Spring is one of my four favorite seasons. From the first tentative crocus shoots that pop out of the cold, sometimes snow-covered soil, to the first fledgling birds flapping uncoordinated wings to be airborne, spring offers the promise of renewal.
Farmers are planting or preparing to plant summer crops, making plans to harvest winter wheat and keeping an eye on newborn calves gamboling across pastures.
A recent trek from east Tennessee to the High Plains of Texas, with stops in Oklahoma and Arkansas, offered a sampling of springtime in the Sunbelt, including dust devils, thunder storms, 90-degree temperatures and frigid mornings.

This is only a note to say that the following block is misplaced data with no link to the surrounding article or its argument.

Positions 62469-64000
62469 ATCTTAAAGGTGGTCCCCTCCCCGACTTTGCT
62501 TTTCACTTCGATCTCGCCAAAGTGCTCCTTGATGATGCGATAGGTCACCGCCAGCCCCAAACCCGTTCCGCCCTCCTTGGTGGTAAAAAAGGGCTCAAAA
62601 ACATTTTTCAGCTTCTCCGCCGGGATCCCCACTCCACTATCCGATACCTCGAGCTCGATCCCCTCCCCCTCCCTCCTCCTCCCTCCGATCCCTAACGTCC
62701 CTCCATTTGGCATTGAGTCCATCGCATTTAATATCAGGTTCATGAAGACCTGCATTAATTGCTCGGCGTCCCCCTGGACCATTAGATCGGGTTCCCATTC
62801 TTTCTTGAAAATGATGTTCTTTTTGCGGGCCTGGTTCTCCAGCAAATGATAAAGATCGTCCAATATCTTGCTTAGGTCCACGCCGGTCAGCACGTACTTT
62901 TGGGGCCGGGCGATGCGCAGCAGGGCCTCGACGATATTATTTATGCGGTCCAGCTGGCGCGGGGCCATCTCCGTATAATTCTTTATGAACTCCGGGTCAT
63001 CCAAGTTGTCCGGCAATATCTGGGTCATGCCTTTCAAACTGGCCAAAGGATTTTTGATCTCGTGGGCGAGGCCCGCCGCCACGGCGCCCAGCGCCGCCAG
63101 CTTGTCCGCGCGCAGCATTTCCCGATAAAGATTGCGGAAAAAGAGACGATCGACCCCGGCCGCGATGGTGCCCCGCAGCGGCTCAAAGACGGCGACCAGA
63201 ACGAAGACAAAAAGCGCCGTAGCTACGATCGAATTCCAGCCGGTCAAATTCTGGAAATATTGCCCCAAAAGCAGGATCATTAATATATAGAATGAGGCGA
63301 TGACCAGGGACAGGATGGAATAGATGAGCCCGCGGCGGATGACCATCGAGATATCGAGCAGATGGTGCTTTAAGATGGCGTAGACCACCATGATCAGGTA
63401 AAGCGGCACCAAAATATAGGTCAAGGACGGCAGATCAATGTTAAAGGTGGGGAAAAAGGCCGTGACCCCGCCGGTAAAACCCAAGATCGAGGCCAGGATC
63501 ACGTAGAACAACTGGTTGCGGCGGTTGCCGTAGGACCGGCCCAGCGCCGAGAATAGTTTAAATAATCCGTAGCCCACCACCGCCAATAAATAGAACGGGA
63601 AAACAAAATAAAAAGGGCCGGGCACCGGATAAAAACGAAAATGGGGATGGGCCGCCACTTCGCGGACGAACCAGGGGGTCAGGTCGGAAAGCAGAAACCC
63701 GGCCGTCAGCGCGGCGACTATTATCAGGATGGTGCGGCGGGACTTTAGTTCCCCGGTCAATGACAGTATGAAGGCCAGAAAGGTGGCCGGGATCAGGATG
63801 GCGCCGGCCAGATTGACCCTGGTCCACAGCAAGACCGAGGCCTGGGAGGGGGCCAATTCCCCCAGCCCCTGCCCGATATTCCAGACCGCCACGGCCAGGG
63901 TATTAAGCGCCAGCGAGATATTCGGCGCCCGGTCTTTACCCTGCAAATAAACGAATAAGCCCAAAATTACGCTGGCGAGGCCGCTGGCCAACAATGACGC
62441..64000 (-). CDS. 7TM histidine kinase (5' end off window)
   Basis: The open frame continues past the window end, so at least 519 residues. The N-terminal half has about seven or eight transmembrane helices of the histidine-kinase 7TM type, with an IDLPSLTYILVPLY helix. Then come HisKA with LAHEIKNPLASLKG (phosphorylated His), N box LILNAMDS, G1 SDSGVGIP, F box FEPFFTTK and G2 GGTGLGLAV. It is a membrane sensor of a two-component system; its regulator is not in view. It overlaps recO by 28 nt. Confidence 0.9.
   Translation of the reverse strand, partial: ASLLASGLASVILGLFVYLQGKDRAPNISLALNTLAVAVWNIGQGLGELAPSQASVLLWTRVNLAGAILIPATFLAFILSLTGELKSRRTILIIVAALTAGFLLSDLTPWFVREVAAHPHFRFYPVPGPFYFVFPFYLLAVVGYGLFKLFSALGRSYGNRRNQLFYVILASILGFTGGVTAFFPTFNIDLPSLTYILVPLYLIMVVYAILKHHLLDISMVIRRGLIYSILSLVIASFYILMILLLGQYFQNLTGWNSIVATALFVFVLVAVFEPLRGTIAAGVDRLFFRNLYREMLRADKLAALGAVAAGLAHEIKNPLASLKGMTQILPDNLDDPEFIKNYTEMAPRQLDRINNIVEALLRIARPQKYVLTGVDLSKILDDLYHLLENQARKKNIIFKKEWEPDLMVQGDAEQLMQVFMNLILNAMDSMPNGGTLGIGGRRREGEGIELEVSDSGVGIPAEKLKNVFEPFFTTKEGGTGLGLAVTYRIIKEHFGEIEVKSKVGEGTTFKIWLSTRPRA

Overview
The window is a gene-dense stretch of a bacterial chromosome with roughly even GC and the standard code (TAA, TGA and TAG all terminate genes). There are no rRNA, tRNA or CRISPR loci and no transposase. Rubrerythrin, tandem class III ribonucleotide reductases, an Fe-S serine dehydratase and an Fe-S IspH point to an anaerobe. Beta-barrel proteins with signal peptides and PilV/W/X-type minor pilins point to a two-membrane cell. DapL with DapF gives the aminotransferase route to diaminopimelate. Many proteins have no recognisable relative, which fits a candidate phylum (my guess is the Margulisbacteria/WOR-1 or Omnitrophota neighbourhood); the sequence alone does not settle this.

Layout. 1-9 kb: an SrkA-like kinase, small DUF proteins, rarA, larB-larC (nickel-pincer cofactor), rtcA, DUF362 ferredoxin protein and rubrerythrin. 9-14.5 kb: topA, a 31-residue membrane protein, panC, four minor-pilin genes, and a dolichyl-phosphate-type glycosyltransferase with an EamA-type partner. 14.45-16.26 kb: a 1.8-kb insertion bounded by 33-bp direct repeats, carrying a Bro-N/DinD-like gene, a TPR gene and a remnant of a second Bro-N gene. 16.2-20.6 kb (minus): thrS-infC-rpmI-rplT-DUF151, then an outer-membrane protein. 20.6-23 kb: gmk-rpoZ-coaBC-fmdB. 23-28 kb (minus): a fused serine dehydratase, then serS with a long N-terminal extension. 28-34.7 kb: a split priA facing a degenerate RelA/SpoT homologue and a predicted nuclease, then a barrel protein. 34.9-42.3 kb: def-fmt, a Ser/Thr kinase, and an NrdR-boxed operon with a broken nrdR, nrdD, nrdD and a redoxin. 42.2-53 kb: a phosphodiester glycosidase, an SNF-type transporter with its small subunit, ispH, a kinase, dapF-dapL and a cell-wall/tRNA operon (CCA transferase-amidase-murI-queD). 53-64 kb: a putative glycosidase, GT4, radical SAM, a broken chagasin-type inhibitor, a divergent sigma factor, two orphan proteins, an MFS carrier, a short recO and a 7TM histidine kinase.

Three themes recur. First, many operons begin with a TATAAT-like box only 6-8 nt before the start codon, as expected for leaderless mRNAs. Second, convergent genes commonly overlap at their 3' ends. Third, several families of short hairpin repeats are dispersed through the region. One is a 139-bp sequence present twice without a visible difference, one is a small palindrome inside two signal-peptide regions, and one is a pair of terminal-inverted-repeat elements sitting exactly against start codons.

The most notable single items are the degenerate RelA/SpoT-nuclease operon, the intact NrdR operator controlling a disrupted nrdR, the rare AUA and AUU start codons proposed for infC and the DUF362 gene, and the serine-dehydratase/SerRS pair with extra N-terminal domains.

Corn and grain sorghum seedlings are out of the ground in East Texas, and the state’s favorite flower, bluebonnets are fading fast. Wheat fields are headed out and just beginning to turn. Tractors on the Texas Plains are stirring up dust as they prepare cotton ground, and folks in Arkansas and Tennessee are waiting for a dry spell to get things rolling.
And things are blooming. Here are a few photos I shot during the recent road trip and some I’ve collected over the past few weeks. It is springtime in the Southland.